February 2016

anatomy banner
Membership of the SOA (Society of Authors) brings many perks, one of which is the events and talks they arrange throughout the year. The English events are a tad too far for me to travel, but the SOAiS (Society of Authors in Scotland) is equally energetic in creating events.

 A recent one was our visit to the Anatomical Museum which is part of Edinburgh University’s School of Biomedical Science which has a history of 300 years of anatomical teaching.

 This was preceded by an excellent lunch at a local restaurant for those who wished to partake. And, of course, there was no way I was going to miss a lovely lunch, and the chance to chat with other writers while we worked our way through the menu.

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February 2016

Join 4 crime writers for an evening of crimechat 2
How do you like your crime fiction?

 Do you like the dead bodies piling up as an intrepid hero or heroine faces ever increasing dangers which make you shout “Don’t go in there” or “Turn the light on” or “He’s waiting to kill you” or even the famed pantomime shout “He’s behind you?”

Or maybe you like an international thriller with a Bond type hero.

 Or maybe something a little bit cosier like romantic suspense.

 And let’s not forget the mystery and suspense thriller.

 Well, if you accept the invitation you can chat with four authors who are expert in all these fields. You can ask them anything you like, such as: “How many people have you killed?” “What kind of weapon do you prefer?” “Who mops up the blood?” “What do you do when you’re face to face with a killer?” “Will your hero/heroine ever meet the man/woman of their dreams?” Then there are the writerly questions, such as “Where do you write?” “When do you write?” or after you’ve killed someone (on paper) “Do you sleep at night?” I’m sure you’re capable of thinking up any number of questions, and we’ll do our best to answer them.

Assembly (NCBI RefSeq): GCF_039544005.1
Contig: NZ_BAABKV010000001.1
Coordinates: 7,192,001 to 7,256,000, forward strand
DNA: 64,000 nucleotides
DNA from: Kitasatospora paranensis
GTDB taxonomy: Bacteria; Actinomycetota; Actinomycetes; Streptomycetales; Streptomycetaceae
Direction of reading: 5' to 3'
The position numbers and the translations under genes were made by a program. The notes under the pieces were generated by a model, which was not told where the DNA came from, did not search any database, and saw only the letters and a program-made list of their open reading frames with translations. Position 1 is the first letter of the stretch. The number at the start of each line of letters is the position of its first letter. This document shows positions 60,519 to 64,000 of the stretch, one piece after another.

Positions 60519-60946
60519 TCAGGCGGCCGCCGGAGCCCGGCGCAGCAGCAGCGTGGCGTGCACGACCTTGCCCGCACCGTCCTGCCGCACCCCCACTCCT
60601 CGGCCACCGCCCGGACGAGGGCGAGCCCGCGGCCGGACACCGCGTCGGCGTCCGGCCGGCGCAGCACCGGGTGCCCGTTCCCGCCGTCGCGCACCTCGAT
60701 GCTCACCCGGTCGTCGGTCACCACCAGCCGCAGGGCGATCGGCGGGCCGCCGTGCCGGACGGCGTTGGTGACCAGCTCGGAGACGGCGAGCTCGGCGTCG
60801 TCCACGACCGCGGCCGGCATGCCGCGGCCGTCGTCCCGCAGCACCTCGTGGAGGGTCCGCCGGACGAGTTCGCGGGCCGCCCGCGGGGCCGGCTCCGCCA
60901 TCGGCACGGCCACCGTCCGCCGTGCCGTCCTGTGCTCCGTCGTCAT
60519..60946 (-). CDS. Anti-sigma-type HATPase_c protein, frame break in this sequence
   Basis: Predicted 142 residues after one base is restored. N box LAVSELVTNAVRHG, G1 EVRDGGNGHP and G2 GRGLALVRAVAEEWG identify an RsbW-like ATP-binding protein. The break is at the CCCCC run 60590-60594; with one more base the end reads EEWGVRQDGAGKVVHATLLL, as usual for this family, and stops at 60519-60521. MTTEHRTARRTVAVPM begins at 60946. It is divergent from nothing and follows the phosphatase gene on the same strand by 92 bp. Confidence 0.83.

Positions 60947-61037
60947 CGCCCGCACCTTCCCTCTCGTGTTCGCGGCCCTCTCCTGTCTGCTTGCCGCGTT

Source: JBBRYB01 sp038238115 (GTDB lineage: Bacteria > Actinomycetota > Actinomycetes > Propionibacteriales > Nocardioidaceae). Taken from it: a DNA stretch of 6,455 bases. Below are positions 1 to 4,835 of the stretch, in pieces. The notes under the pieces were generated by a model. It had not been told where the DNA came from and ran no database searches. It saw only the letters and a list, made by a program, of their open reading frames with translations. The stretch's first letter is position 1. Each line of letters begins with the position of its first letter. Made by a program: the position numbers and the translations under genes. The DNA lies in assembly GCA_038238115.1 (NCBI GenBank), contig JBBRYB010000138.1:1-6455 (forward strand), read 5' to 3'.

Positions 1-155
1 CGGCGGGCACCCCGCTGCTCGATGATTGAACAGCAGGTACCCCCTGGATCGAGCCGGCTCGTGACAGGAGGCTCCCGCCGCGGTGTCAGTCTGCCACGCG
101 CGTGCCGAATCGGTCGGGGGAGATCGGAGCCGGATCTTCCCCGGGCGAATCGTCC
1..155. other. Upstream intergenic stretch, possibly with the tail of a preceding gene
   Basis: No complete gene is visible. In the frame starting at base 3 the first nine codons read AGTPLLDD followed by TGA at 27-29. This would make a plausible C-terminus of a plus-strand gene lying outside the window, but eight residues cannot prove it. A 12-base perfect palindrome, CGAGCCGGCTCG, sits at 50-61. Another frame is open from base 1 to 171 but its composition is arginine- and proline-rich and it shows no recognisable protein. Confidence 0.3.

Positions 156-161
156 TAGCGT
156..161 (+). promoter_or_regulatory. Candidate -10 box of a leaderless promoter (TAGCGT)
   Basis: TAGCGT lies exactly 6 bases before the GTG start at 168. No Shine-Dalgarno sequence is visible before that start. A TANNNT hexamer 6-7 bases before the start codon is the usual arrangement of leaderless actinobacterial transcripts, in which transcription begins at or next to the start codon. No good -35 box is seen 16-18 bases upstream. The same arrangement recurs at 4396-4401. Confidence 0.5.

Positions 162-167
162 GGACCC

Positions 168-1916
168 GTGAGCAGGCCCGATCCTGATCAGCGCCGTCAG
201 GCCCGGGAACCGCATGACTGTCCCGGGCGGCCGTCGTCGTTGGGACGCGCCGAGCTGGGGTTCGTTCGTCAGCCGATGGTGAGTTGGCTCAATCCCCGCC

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January 2016

PLRI’m not sure how many authors have noticed that the PLR rate is increasing from 6.66 pence to 7.67 pence per library loan from February 2016. Any increase, even one so minimal, is welcome. However there have been few changes in the PLR scheme since its inception, and the Society of Authors is currently lobbying for improvements in the scheme. You can see the SOA response plus a link to the letter here http://www.societyofauthors.org/soa-news/soa-letter-future-plr which addresses some concerns and offers suggestions.

Some of the issues being addressed by the Society of Authors include concerns about the exclusion of volunteer-run libraries, library cuts, audiobooks, and ebooks. However, I have had a long standing concern about the sampling method used to assess PLR payments.

To start with, perhaps I should clarify what PLR is. PLR is short for Public Lending Right. Until fairly recently PLR funding was managed by the Registrar of Public Lending Right, but from 1 October 2013 the UK PLR office became part of the British Library.

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